Issues 95: June 2011
Skepticism and Critical Thinking
Critical thinking is an essential part of everyday life, but sometimes it throws up answers that might be uncomfortable.
Thinking about Thinking
Unless we stop and think about thinking, critical thinking can be elusive.
Scrutinising Science in the Media
Journalists need to be as critical of science as scientists are.
Understand the Numbers
Understand the numbers? Don’t count on it.
Health News in the Media: A Dose of Critical Thinking Is the Best Treatment
Health information is everywhere in newspapers, television, magazines and online, but not all reporting is good quality. A few simple questions can help people take a more critical view of this information and make better choices about treatments and health behaviours.
Homeopathy: Have Consumers Wised Up?
One in two Australian adults are turning to the internet to self-diagnose medical conditions, and two in three are investigating their medicines on the web. Health information on the internet is not regulated, so how do you determine what is right and what is not?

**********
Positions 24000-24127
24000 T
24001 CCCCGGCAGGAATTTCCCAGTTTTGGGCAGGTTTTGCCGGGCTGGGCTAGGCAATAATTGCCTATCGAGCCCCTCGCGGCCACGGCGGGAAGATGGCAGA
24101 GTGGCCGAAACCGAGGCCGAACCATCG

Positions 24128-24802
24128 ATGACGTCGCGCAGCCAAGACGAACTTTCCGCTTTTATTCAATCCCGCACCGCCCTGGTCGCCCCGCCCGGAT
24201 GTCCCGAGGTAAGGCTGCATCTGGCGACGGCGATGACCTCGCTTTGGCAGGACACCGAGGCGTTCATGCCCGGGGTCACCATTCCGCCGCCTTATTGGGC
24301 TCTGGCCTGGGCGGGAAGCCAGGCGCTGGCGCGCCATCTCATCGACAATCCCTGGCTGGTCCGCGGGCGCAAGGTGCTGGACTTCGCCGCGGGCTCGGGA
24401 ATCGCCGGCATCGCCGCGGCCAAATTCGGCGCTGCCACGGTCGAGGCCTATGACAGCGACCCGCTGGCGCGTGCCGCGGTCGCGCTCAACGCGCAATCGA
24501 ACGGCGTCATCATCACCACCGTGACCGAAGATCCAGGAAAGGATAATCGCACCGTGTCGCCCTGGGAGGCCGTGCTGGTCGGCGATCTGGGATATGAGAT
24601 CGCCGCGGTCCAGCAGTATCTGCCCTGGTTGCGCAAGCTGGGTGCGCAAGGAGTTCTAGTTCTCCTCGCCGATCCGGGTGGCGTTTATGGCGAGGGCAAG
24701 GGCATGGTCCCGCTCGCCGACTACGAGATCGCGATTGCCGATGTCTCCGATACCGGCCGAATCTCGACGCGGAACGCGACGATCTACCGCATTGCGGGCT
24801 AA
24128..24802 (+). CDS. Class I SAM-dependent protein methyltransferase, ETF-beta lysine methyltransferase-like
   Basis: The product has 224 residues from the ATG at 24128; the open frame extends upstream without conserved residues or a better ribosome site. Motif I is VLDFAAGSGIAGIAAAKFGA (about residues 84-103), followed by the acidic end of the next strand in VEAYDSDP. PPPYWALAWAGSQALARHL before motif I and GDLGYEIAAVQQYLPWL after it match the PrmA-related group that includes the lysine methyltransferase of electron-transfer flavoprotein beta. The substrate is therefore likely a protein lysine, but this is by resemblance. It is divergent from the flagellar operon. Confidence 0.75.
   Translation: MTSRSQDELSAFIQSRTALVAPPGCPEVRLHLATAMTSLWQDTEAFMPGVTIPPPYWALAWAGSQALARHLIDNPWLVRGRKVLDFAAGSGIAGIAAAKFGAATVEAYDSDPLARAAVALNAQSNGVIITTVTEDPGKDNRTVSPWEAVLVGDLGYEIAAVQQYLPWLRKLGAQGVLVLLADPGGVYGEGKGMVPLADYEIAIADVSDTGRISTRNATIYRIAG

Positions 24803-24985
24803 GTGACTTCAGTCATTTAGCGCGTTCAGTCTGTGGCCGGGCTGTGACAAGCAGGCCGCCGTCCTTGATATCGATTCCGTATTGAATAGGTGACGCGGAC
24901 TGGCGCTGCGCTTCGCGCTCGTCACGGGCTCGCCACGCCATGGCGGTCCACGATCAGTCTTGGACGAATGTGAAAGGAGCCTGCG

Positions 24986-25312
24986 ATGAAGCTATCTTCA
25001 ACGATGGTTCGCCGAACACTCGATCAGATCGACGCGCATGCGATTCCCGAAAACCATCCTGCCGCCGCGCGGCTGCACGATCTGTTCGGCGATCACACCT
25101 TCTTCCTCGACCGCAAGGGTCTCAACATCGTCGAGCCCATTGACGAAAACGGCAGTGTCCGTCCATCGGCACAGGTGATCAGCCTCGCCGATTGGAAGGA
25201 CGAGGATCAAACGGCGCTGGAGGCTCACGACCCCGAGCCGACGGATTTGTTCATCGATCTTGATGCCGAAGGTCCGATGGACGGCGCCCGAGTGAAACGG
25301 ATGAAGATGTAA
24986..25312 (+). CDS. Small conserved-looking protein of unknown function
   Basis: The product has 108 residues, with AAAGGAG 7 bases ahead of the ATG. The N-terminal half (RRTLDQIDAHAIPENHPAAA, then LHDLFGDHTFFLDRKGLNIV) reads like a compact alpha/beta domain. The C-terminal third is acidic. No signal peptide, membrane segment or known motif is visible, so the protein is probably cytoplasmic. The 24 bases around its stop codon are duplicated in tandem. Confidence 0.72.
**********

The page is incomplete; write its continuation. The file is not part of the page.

The Science of Why We Don’t Believe Science
How our brains fool us on climate, creationism and the vaccine-autism link.
Reason to Think
Peter Ellerton looks at deduction, induction and critical thinking, and asks why we aren’t teaching it.
Visualising the Critical Thinking Process
What is the nature of critical thinking and how is it done? Argument mapping is a tool that can guide and instruct our thinking and be an empowering gift from educators to students.
Assessment of Academic Reasoning Skills
In academic contexts, reasoning skills can be classified in different ways for testing purposes.
Problem-Based Learning in Secondary Science
Problem-based learning is a strategy arising from the failure of some traditional learning methods to teach students to apply their knowledge elsewhere.
Critical Thinking about Weird Things: Teaching “Skepticism, Science and the Paranormal” at University
Critical thinking does not transfer easily from one area of thought to another. One teacher decided to approach critical thinking in a particular context paranormal claims. The effect upon thinking is often devastating.
The True Believers
Are we pre-programmed to believe in weird and wonderful things that lack any significant scientific basis, and are some of us more likely to believe than others?